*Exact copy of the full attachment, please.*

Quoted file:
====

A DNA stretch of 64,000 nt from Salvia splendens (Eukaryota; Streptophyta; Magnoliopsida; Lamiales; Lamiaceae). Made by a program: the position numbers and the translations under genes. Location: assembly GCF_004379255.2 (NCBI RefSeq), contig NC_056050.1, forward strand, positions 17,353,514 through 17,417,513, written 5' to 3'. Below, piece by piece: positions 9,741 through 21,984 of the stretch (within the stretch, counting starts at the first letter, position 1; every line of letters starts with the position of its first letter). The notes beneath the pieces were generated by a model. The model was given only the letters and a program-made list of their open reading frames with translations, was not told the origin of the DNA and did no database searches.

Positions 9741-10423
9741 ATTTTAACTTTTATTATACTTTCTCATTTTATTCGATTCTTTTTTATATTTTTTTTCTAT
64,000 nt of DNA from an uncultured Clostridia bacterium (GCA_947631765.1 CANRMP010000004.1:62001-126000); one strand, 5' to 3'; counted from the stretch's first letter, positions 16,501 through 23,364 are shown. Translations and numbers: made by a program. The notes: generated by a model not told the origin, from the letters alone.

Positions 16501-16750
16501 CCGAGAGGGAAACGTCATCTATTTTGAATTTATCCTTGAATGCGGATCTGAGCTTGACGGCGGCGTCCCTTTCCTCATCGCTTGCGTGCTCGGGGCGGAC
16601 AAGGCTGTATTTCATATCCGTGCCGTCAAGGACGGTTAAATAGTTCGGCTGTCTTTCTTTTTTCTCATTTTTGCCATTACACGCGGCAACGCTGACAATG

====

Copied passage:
A DNA stretch of 64,000 nt from Salvia splendens (Eukaryota; Streptophyta; Magnoliopsida; Lamiales; Lamiaceae). Made by a program: the position numbers and the translations under genes. Location: assembly GCF_004379255.2 (NCBI RefSeq), contig NC_056050.1, forward strand, positions 17,353,514 through 17,417,513, written 5' to 3'. Below, piece by piece: positions 9,741 through 21,984 of the stretch (within the stretch, counting starts at the first letter, position 1; every line of letters starts with the position of its first letter). The notes beneath the pieces were generated by a model. The model was given only the letters and a program-made list of their open reading frames with translations, was not told the origin of the DNA and did no database searches.

Positions 9741-10423
9741 ATTTTAACTTTTATTATACTTTCTCATTTTATTCGATTCTTTTTTATATTTTTTTTCTAT
64,000 nt of DNA from an uncultured Clostridia bacterium (GCA_947631765.1 CANRMP010000004.1:62001-126000); one strand, 5' to 3'; counted from the stretch's first letter, positions 16,501 through 23,364 are shown. Translations and numbers: made by a program. The notes: generated by a model not told the origin, from the letters alone.

Positions 16501-16750
16501 CCGAGAGGGAAACGTCATCTATTTTGAATTTATCCTTGAATGCGGATCTGAGCTTGACGGCGGCGTCCCTTTCCTCATCGCTTGCGTGCTCGGGGCGGAC
16601 AAGGCTGTATTTCATATCCGTGCCGTCAAGGACGGTTAAATAGTTCGGCTGTCTTTCTTTTTTCTCATTTTTGCCATTACACGCGGCAACGCTGACAATG